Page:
Investing in share market requires a nuanced understanding of technical terms, especially if you want to determine the value of a company you’re investing in. The problem is, jargon like Earnings Per Share (EPS) in the share market can be hard to understand.
After all, nobody hands out a glossary of investment terms after college graduation. But we’re here to help you! In this blog, we’ll walk you through the meaning of EPS in simple terms and how it is calculated in the real world with examples.
What is the Meaning of Earnings Per Share?
Earnings per Share or EPS is the measure of a company’s profitability. It is the result you get by dividing a company’s net profits by the number of outstanding common stock it has on the market.
EPS can be a useful metric for investors because it can determine the value of a company. A high EPS means that the company is more profitable relative to its share price.
A low EPS indicates that the company’s finances are poor. That said, EPS is a basic measure of the financial health of a company, not an indicator of its future growth.
At the same time, EPS is a part of another stock evaluation metric called the P/E ratio, where the E stands for Earnings (aka EPS). Now that you know the basics of EPS, let’s explore how EPS calculations are done.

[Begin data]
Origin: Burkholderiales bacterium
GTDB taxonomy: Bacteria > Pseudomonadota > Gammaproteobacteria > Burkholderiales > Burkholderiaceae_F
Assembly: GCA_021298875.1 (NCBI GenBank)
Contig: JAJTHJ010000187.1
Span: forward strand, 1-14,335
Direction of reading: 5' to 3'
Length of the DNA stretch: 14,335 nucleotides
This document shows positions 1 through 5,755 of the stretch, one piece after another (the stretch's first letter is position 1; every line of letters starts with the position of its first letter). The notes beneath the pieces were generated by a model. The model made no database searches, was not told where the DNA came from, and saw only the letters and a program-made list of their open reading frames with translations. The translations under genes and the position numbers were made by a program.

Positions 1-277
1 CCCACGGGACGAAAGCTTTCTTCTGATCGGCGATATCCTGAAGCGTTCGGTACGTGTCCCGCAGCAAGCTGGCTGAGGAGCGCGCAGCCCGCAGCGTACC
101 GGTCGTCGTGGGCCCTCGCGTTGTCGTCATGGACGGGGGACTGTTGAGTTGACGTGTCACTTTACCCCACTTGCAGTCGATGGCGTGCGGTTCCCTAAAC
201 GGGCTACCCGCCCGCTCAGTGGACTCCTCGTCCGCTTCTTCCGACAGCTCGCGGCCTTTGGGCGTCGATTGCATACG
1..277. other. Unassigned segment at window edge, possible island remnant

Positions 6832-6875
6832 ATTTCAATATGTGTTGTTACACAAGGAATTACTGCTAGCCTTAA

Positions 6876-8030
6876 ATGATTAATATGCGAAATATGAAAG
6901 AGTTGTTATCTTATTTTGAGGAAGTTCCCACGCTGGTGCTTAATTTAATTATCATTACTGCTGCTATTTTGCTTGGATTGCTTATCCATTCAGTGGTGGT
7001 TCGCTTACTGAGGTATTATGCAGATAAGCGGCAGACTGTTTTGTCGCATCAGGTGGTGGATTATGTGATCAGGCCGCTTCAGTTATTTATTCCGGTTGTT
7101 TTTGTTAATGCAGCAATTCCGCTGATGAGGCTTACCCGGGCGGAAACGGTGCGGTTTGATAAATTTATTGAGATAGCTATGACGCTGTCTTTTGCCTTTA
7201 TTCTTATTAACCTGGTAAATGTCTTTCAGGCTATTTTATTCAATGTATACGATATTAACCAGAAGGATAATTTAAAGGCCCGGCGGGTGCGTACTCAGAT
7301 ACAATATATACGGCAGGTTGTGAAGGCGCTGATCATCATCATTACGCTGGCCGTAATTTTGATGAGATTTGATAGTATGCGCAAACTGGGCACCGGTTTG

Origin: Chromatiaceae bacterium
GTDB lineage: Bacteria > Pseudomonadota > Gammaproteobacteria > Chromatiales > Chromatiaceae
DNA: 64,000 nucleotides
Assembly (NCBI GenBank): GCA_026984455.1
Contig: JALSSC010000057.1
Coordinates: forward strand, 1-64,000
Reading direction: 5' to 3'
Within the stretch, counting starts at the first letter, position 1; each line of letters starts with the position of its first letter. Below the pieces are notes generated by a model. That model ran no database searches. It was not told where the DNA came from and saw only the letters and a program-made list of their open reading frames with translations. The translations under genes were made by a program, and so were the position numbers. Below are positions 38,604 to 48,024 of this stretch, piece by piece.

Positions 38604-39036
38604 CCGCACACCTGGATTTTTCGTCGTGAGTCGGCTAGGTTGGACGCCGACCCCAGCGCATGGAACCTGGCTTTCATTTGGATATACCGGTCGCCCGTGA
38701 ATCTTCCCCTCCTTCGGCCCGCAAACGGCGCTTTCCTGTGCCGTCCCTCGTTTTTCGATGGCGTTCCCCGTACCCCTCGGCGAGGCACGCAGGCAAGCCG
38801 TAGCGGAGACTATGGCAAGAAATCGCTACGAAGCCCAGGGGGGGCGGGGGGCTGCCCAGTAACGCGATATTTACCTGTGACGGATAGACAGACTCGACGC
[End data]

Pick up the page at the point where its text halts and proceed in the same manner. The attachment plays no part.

How to Calculate Earnings Per Share?
In order to calculate EPS, the net profit of a company is divided by the common shares outstanding. The formula to get the basic EPS of a share is thus:
EPS= (Net profit – Preferred Stock Dividends) ÷ Total no. of shares outstanding
Notice how the term common stock appears in EPS calculations? That’s because the net profit is obtained by subtracting dividends paid on preferred stock.
These are shares that give the holder priority access to a company’s income but no voting rights. Another way to calculate EPS is by factoring in corporate actions that can lead to more stocks being issued.
Think of stock splits, stock options, convertible bonds, and more that add more shares to the market. The formula for diluted EPS thus becomes:
EPS= (Net profit – Preferred Stock Dividends) ÷ (Total no. of shares outstanding + converted shares)
In order to account better for changes in shares, EPS is also calculated by using the weighted average of the number of outstanding common shares.
EPS= (Net profit – Preferred Stock Dividends) ÷ Weighted average of total no. of shares outstanding
Earnings Per Share Example
Here’s the formula of EPS at work with a real-world example.
|Stock||No. of Shares Outstanding||Net Income (in Rs Cr)||Basic EPS|
The Types of EPS in Share Market?
There are 5 types of EPS metrics that are used to report earnings by companies on their annual report. Each type of EPS serves the same purpose with a different degree of accuracy (for stock investors).
1. Book Value EPS
Book value EPS is nothing but the net asset value of a company divided by its total shares outstanding. Net value is the difference between the total assets and liabilities of a company.
Book Value EPS indicates the sum an investor would get if the company is liquidated. By that logic, the formula for Book Value EPS is: